What’s your Halloween plan?
I fondly remember Halloween as a kid. My siblings and I looked forward to that one night a year where we were free to run around in silly costumes and knock on people’s doors begging for candy. And they gave us candy, lots of it. The country folk were generous to the few trick-or-treaters who knocked on their doors seeing that it was a bit of a trek between farms.
And the costumes we came up with…we never actually went out and bought a costume, we made them. Wearing farm clothes and boots stuffed with straw, we were scarecrows. Throwing on a helmet and blacking out a tooth we were athletes. Putting on some of Mom’s clothes, glasses without lenses and sprinkling baby powder in our hair, we became old men and old ladies. Using square cardboard boxes painted white with black dots, we became dice. You get the idea.
Halloween décor…what décor? Sure, we carved our pumpkins into jack-o-lanterns but that’s all anybody did and if a porch light was on, it indicated we were free and clear to knock on their door and ask for candy. Oh how Halloween has changed!
What originally began in early Europe as All Hallows Eve; a time set aside for the solemn remembrance of the Christian martyrs was mixed with pagan traditions and was brought over with the early North American settlers. Then, with a little help from Hollywood and capitalism it has turned into the wicked little industry of Halloween. Some people we know refuse to partake in Halloween activities, others create a mild alternative and still others really over indulge in the festivities.
Comparing the Halloween I grew up with and what it has become today, I’d say it seems to be less about orange pumpkins and filling pillowcases with candy and more about spending a small fortune on fake tombstones, giant inflatable witches, skeletons, dry ice, spider webs,ghouls and dressing kids up as brain eating zombies, blood sucking vampires and little devilish creatures (am I the only one that doesn’t find this particularly cute.).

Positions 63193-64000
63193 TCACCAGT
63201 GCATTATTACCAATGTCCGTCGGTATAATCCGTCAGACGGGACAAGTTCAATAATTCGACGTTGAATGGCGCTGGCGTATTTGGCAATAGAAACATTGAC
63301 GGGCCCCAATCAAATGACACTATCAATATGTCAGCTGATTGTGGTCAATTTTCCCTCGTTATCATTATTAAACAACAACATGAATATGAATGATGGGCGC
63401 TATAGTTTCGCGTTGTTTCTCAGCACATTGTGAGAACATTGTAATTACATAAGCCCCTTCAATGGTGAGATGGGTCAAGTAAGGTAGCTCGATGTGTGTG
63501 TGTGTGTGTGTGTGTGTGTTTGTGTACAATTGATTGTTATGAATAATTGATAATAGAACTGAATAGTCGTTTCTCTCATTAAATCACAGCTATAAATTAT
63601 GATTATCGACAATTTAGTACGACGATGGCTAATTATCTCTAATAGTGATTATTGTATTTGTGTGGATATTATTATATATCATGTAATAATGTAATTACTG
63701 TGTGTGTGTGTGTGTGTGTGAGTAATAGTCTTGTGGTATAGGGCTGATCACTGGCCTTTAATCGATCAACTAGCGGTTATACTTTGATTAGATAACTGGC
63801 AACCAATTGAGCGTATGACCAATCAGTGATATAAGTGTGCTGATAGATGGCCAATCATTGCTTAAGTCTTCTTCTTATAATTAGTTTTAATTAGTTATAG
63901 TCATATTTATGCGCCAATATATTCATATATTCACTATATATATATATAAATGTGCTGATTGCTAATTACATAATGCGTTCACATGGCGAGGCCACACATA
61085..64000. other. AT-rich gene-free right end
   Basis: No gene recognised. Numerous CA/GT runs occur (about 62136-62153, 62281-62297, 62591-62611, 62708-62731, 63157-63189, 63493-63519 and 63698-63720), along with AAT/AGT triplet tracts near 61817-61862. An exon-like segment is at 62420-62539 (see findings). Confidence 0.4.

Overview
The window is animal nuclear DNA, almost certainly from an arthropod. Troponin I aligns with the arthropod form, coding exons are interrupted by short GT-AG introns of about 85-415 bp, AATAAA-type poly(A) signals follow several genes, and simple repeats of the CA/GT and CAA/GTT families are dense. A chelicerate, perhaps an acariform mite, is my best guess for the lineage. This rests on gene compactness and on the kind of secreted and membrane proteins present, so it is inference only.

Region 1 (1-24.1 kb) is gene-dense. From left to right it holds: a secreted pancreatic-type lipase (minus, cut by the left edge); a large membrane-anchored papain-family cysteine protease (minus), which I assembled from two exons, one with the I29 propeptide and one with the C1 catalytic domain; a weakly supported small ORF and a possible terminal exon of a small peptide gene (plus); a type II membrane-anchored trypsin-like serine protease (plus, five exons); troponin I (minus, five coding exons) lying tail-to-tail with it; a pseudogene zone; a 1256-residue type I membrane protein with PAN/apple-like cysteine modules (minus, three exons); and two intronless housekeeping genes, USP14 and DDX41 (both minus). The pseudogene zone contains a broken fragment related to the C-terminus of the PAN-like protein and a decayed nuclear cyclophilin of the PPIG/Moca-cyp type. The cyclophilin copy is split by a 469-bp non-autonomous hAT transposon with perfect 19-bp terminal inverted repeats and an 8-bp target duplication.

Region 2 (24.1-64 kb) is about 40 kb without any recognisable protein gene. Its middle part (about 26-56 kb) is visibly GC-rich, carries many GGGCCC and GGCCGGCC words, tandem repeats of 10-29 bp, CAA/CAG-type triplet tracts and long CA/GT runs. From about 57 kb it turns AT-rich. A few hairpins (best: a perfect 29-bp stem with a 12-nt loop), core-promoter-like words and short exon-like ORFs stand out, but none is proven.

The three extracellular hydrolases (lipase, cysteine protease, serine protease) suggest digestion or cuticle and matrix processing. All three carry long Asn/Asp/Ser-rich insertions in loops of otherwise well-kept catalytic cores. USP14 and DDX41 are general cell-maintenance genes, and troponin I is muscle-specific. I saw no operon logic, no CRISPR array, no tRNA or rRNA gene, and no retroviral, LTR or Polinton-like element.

So, what do WE do with Halloween? This time of year we like to hit one of the fabulous local pumpkin patches and select some pumpkins for carving. On October 31st, some years we have done nothing, other years we dressed up and visited with family or friends or we have enjoyed some of the great harvest parties hosted by the various local churches. In the past couple of years we have gone door to door trick or treating. Our costumes are not ‘dark’ and my kids usually dress up in something they make or find around the house (because I happen to be one of those people who has a closet full of costumes). This year I find myself with two kids who feel they have outgrown trick-or-treating (never mind that I did it into my late teens).
Maybe I seem a bit of an old fashioned prude with my simple Halloween while others might view me as a pagan for taking my kids out on Halloween but I know that in fact, I’m just holding on to a childhood tradition, trying to keep it light and fun and reminiscent of the neighbourly Halloweens I grew up with. And to me, that’s sweeter than a pillowcase full of candy.
What’s your plan?